After a failed attempt earlier, the House GOP has finally passed legislation to fund U.S. farm policy for the next five years. The only catch? This new legislation is missing the $743 billion for food stamps that had been in previous bills.

Instead, House Republicans decided to focus solely on passing a package of subsidies for farmers and agribusinesses worth about $195 billion over the next 10 years. (The final vote was 216 to 208.)

Unlike the Senate farm bill, the House version has no funding whatsoever for food stamps for the poor. The House leadership has said it will come back later this month and try to scrounge up money for food aid in a separate piece of legislation.

So what happens now? There are a few possibilities:

Whether it's 1934 or 2013 some things, like Republicans, never change.

Let student loan interest rates double rather than have Hedge fund managers lose their special tax loop-hole.
And people who can't find work because Republicans fucked the economy over the last 30 years? ......

Let'em eat dirt.

It's good for their immune system.


Student Loan Rates Will Double So GOP Can Protect Tax Breaks for the Top 0.5%?


... "In the past month, Senate Democrats lost a vote on their bill to offset the $6 billion cost of keeping student loan interest rates at 3.4 percent by closing a tax loophole on hedge funds. Senate Republicans lost a vote on their bill to offset it by stripping money from a health care prevention fund.” (emphasis added)


It is more important that the ultra-rich be protected than it is for your son or daughter to find an affordable student loan.

Oh, wait, the Republican did offer another solution — just drop the preventative health care funding from the Affordable Care Act. Stripping funding for cancer screenings, anti-obesity programs, and health care awareness for youngsters didn’t seem very popular, so now the GOP has come back with “tweaks” to the FY 13 budget for offsets. These would include requiring federal employees to contribute 1.2% more to their own retirement funds, a revision of Medicaid taxes, auditing Social Security overpayments, and changing the timeline for the accrual of student loan interest. The Republican wrote to the President, Senator Tom Harkin (D-IA) responded: “…if Republicans were really serious about negotiating a plan to pay for the bill, they would be meeting with Democrats on the Hill, not writing letters to the president.” Harkin also added that there was no way the Tweaks added up to a real solution.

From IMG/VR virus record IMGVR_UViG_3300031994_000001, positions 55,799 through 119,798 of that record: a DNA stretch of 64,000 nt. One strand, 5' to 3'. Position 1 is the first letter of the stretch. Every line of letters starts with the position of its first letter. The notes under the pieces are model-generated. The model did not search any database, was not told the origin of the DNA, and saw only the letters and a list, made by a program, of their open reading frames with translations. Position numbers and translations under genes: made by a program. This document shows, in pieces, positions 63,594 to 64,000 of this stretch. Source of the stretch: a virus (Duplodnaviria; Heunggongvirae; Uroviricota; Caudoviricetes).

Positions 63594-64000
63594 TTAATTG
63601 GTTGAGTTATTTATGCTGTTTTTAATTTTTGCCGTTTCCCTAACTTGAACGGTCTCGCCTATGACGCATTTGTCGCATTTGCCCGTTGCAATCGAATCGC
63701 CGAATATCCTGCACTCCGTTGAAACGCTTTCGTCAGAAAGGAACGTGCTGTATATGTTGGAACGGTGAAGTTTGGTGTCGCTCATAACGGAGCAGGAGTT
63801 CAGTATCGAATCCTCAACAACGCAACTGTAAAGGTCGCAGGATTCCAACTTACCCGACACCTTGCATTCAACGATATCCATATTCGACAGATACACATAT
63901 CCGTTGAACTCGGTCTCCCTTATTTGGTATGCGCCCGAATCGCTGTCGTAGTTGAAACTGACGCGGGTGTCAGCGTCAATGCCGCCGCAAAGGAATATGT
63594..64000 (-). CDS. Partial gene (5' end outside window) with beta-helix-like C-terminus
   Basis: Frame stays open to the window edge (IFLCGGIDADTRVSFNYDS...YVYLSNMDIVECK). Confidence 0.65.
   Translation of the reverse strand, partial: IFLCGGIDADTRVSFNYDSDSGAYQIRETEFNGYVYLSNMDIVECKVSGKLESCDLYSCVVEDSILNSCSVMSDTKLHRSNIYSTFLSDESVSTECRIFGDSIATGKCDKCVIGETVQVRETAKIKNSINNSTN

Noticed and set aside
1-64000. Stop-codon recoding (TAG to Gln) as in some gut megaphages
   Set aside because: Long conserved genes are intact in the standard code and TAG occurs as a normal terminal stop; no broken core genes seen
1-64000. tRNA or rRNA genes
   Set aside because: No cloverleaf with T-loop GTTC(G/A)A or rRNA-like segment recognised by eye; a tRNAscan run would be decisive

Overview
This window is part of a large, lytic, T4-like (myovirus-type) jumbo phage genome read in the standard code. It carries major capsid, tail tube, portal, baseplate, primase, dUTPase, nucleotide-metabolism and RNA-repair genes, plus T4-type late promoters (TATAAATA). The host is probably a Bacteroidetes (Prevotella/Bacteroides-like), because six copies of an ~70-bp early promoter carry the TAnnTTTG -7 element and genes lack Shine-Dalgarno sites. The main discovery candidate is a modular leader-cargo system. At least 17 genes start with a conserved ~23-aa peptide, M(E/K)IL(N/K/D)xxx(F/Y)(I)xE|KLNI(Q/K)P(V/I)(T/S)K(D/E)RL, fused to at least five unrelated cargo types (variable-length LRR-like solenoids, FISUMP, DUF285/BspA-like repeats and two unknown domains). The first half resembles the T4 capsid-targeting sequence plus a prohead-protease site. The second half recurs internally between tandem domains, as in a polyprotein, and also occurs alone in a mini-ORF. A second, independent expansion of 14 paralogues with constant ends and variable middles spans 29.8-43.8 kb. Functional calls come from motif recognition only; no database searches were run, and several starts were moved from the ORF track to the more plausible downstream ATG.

And, what’s really interesting – is that in the past there was Republican support for closing the very loophole the Democrats are now suggesting. How do we spell O b s t r u c t i o n i s m?

Union of Concerned Scientists study: current scientific evidence does not assure the safety of GMOs



The American experience with genetically modified food crops, while encouraging, does not justify complacency about potential risks for several reasons. First, our experience is quite limited in important ways. Only two traits, herbicide and insect resistance, have been significant commercial successes. Crops with other traits have failed to achieve commercial success, have been held back by companies, or never made it through the research and development pipeline.

Second, the U.S. government provides very little post-market oversight of biotech foods. A recent report by the U.S.-based Pew Initiative on Food and Biotechnology (cited above) questions the ability of the government's weak monitoring and enforcement systems to detect unexpected human health and environmental problems and ensure compliance with regulatory requirements.59 In fact, the current "don't look, don't find" approach to monitoring is likely to detect only the most dramatic, highly visible effects.

Third, the scientific underpinnings of risk assessment and risk management are chronically and severely underfunded. Compared with the amount of U.S. taxpayer funds spent on biotech product development and related research, very little is earmarked for research on risks of engineered products. For example, in the 11-year period of 1992 to 2002, the USDA spent approximately $1.8 billion on biotechnology research and approximately $18 million on risk-related research.60 Many features of genetically modified food crops, for example, impacts of stacked genes and unresolved issues about Bt allergenicity, raise concerns that have simply not been adequately investigated.